Posted by Buses?, a resident of Duveneck/St. Francis
on Feb 19, 2009 at 11:24 am

It is a shame that retirement communities, like Palo Alto, cannot afford school buses.

Posted by Mom, a resident of Jordan Middle School
on Feb 19, 2009 at 11:42 am

I drive down N CA sometimes to take my child to school sometimes. None of the kids use the bike lane on N CA from Louis Rd. to Newell. All the kids are on the other side of the street on the sidewalk.

The accident was at the crosswalk on Barbara. If a person is not used to driving on N CA, they could be looking ahead and not realize to look for ped/bikers there. Plus, does everyone know that if a person is waiting to cross in the crosswalk, it is illegal to drive through the crosswalk and the driver can be sited?

They should put those lights on the street which light up when there is someone in the crosswalk, as they have on Fabian Way. Those flashing lights are difficult to miss.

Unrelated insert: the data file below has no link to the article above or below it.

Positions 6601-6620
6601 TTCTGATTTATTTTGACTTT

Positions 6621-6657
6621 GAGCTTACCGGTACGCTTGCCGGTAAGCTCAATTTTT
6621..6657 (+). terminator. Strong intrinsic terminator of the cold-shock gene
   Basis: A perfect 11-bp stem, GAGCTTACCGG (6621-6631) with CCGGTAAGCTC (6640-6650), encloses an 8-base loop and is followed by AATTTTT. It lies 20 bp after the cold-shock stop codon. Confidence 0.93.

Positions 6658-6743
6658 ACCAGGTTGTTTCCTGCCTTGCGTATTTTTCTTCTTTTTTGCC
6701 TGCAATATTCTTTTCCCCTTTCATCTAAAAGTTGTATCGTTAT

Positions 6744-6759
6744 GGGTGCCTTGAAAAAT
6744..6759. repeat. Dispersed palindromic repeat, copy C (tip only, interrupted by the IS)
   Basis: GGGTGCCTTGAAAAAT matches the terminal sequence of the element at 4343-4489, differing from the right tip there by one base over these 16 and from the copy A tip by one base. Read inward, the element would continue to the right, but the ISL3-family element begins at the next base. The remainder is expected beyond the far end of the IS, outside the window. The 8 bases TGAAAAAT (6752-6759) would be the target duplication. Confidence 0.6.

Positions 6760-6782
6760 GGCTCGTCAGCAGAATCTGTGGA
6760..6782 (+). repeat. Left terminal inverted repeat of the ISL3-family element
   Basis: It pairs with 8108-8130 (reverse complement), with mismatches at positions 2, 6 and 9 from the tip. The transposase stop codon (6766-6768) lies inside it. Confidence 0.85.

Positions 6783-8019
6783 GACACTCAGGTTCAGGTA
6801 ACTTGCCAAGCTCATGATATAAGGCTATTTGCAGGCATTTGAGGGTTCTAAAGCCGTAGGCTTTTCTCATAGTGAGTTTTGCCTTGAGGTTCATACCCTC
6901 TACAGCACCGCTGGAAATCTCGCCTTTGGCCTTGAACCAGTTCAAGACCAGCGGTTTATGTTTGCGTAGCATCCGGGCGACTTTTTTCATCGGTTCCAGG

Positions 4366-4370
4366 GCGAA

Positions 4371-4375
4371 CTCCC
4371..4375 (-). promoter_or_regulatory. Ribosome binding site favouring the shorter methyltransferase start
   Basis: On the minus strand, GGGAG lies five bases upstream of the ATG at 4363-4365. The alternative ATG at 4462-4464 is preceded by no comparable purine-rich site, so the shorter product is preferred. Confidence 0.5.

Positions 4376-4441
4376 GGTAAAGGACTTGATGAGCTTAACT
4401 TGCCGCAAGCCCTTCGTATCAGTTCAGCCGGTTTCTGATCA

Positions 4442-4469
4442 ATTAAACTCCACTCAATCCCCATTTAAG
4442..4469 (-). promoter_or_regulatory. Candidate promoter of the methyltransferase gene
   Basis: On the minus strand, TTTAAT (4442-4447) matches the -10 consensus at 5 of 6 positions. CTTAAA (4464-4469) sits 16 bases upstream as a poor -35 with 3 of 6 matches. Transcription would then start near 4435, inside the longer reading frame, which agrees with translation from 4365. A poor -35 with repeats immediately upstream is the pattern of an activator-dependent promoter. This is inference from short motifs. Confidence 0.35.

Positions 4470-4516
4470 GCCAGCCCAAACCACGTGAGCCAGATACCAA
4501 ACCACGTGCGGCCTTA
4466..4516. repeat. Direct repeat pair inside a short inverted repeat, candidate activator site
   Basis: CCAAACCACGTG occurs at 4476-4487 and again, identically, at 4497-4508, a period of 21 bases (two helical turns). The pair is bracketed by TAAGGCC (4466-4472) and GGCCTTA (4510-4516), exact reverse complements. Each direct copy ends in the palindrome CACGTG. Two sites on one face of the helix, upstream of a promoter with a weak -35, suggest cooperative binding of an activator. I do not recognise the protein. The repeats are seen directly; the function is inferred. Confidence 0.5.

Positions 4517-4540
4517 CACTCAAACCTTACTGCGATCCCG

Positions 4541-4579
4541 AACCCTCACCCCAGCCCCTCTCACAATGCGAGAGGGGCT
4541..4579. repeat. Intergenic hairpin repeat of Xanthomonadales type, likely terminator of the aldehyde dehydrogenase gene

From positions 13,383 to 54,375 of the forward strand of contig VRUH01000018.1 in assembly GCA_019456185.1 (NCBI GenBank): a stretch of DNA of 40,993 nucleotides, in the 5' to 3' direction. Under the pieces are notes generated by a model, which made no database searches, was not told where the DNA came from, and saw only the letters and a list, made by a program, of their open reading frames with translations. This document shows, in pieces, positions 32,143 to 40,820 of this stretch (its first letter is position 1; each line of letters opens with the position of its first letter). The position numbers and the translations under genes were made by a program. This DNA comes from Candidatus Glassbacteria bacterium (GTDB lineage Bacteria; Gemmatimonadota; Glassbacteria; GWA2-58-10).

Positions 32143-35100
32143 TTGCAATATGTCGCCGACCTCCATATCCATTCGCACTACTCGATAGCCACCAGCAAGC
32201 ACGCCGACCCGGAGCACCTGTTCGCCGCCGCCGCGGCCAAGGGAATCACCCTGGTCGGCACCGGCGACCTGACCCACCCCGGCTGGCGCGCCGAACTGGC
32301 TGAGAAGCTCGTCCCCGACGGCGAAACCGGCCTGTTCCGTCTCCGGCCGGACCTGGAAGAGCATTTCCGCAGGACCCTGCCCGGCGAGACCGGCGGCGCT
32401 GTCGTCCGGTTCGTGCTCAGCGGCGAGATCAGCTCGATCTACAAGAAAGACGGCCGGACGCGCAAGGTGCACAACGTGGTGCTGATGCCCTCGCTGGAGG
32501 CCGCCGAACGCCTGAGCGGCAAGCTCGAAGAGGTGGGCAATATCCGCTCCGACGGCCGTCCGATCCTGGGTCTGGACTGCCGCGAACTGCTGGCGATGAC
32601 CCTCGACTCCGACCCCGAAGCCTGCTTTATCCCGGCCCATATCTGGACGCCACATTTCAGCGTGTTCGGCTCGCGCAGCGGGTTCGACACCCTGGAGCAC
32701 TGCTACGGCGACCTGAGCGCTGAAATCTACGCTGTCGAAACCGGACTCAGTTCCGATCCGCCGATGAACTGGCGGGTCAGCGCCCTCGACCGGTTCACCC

The reason I asked the Stratford stats was that if they have as many students attending as Garland will, we can get an idea of the situation.

As far as the posters rant above, techically, peds and bikers have the right of way, but they need to be aware of cars.

The first week of the school year, there are police out there to look for helmets on the kids.

Posted by Resident, a resident of Another Palo Alto neighborhood
on Feb 19, 2009 at 11:49 am

Barbara resident

I take your point about bike helments.

But just as important as helmets are teaching kids to obey traffic rules. This applies to pedestrians just as much as bikes. Unfortunately, the attitude that the pedestrian always has right of way teaches the wrong message. Road safety is everyone's concern and teaching kids how to cross the road safely and how to ride a bike safely is something that every parent should teach their child. Giving them the message that as a pedestrian they are always in the right gives them carte blanche for stepping out in front of traffic and expecting the car to stop for them, possibly being hit by the car behind, is just wrong. The same can be said for riding a bike.